Over the past two weeks, something extraordinary has happened; the Government has handed the torch of leadership on climate change to Greenpeace.
At a series of public meetings to discuss what emission reduction target New Zealand should set, people from all walks of life have promoted a target of 40% by 2020.
The Government, represented by Climate Change Minister Nick Smith, has inaccurately branded the 40% by 2020 target a “Greenpeace” target, despite the fact he knows it’s a target put forward by Intergovernmental Panel on Climate Change scientists and supported by more than half the countries involved in international climate negotiations. Countries like China are adamant developed countries must commit to that target if developing countries are to agree to a global deal in Copenhagen in December.
And it is the target supported by business leaders such as National Party supporter Geoff Ross, Warehouse founder Stephen Tindall, and all those who see opportunity where others see only risk. Even the oil company Gull has come out in the last week in favour of letting science dictate the target, saying: “the environmental, social and economic costs of inaction around climate change far outweigh the economic costs some have suggested from making deep and rapid cuts that are necessary”.
The Minister has demanded honesty around the costs of such a target. We’d like some honesty too. New Zealand’s biggest climate polluters, the Greenhouse Policy Coalition and others like Roger Kerr have misused an Infometrics report to scare us into thinking our economy will be doomed if we commit to 40 per cent by 2020. The costs cited in that report come from an economic model that assumes New Zealand adopts little or none of the technology currently available to reduce emissions. It even ignores known profitable ways of reducing emissions in the agriculture and energy sectors. Overseas cost estimates of action to reduce emissions are considerably cheaper than the costs being bandied about by New Zealand’s big polluters. The Infometrics analysis also fails to factor in the benefits of taking action, such as more efficient farms and businesses. As well, it ignores the danger of losing our clean green brand, the value of which we consistently underestimate.
The Government has challenged Greenpeace to show how the target can be achieved. Never mind that Greenpeace did not ask for the privilege of running the country last November. Don’t get me wrong, we are willing to help. But it’s the Government that has a small army of advisors, economists and policy experts and it’s these people who should be working out how to meet the target.
Our first piece of advice to the Government is "change your attitude”. The Minister has been unrelentingly pessimistic about New Zealand’s ability to achieve the reductions needed, citing past failures to meet targets as a reason not to set ambitious ones this time round, basically using failure as a stick. Imagine if the All Blacks said “we haven't done well the last few games; better not aim high with this one".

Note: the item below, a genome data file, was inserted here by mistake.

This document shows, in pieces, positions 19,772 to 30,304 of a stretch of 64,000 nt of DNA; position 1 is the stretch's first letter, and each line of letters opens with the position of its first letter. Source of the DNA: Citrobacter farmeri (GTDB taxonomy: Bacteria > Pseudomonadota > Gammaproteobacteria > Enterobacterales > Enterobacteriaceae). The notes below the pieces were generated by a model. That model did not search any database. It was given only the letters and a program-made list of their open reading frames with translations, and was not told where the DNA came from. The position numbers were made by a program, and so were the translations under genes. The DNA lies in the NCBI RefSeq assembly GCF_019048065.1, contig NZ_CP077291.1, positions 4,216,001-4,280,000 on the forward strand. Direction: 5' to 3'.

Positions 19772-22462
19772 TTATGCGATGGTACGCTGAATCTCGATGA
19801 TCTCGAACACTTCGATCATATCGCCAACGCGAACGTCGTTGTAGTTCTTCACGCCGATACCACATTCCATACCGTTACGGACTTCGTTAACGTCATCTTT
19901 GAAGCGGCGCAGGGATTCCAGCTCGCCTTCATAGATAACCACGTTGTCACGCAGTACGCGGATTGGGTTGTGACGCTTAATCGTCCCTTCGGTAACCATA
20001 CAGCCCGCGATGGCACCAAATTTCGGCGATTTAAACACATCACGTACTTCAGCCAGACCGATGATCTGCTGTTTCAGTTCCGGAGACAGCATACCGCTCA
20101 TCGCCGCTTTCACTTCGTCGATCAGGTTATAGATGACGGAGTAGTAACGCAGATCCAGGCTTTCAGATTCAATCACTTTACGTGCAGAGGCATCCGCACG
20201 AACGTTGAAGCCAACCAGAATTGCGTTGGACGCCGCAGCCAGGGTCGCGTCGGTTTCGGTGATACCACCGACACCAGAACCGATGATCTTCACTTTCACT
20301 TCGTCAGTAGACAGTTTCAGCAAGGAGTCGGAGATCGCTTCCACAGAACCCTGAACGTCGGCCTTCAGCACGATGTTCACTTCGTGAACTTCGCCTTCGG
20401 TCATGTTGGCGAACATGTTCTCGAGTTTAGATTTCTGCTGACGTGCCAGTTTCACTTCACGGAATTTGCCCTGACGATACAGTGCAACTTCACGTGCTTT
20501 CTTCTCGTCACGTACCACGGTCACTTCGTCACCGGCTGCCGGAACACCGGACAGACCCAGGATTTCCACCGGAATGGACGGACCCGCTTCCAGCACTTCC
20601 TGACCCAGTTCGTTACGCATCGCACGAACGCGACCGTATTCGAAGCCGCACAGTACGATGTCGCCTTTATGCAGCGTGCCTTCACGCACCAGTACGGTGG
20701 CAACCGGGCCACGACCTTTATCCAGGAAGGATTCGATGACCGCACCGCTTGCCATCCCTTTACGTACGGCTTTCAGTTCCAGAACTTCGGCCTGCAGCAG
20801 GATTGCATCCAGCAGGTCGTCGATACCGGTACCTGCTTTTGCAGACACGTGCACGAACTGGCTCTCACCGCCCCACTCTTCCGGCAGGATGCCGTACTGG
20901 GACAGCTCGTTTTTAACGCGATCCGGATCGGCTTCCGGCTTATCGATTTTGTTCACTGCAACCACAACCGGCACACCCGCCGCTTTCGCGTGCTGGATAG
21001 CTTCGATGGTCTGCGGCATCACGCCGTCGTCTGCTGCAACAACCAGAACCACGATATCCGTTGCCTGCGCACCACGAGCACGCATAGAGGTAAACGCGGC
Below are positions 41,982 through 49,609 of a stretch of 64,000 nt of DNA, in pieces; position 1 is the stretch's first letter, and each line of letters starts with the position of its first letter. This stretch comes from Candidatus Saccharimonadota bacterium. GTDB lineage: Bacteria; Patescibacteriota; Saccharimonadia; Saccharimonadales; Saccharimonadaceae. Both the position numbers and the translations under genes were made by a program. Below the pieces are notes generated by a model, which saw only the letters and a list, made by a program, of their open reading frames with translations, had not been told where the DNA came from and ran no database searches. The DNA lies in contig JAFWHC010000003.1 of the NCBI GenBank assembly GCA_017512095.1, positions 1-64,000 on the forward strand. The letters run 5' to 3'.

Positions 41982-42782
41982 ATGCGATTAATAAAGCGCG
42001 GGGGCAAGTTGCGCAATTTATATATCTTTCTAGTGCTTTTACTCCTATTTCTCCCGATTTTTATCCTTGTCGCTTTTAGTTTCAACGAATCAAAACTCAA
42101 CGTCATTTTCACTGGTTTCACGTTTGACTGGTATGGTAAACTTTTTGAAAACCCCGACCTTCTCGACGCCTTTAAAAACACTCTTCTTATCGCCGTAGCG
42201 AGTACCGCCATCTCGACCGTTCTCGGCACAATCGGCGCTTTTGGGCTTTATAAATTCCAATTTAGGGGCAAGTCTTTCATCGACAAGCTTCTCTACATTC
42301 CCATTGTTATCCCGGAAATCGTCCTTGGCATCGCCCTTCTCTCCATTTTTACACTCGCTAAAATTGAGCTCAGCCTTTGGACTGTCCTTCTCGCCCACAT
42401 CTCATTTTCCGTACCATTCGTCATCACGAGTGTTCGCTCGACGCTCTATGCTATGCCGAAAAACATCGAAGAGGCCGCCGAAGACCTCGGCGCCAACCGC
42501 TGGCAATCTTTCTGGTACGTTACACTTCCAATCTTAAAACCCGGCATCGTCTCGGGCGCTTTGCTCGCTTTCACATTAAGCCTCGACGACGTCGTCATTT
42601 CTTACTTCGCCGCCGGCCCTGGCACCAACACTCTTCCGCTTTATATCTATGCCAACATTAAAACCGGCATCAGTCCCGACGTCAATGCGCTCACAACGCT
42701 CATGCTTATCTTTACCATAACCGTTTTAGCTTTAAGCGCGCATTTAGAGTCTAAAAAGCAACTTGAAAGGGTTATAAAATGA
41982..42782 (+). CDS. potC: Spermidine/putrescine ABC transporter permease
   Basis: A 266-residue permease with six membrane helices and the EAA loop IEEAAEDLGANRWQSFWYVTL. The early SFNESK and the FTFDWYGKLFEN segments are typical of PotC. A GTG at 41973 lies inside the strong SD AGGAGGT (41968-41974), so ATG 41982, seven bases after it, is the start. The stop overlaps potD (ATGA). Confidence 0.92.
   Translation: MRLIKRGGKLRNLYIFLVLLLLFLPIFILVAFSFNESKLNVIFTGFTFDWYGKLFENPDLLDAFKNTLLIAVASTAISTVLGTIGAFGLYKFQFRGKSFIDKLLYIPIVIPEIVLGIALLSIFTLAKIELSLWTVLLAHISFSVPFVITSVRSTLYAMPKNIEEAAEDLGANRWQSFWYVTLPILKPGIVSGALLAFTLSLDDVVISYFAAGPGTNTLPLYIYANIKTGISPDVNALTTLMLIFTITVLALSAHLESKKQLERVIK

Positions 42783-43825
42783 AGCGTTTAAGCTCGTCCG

In the past New Zealand’s set targets but done bugger all to try and meet them. That’s why our emissions have gone up 22%. In 2007 Greenpeace released an Energy Revolution Report containing myriad suggestions for reducing emissions; the Government is doing almost none of it. Last year Greenpeace released another report on how to improve the emissions trading scheme in 2008; the Government is ignoring this too.
There is a lot of information out there for a Government willing to try: UK treasury economist Sir Nicholas Stern’s assessments; the McKinsey analysis (sponsored by Shell and a few other unlikely suspects) and the work of Australian CSIRO policy economist Dr Hatfield Dodds, to name a few. They all show the significant benefits and modest costs of moving to a low carbon economy.
A cold, hard look at current science shows that 40% reductions by developed countries, significant shifts from business-as-usual by developing countries and an end to deforestation are needed by 2020 to give the world even a 50/50 chance of avoiding dangerous levels of climate change. Other countries get this (though the New Zealand Government rarely mentions them). Scotland’s now offered 42% by 2020, Germany 40% and the UK has domestic legislation that says it must reduce 80% by 2050 and 34% by 2020.
It won’t be easy, but being the best we can be never is. Greenpeace’s Sign On campaign has shown that New Zealanders will support the Government if it chooses to lead. We pride ourselves on being a number 8 wire country; we’re “can doers”. We have done things in the past that no one ever dreamed possible. We have the nous, much of the technology and just…just enough time. All that’s missing is the political will.
- Bunny McDiarmid
This is an opinion piece written by Greenpeace NZ executive director Bunny Mcdiarmid and published in the Dominion Post on Friday July 17th.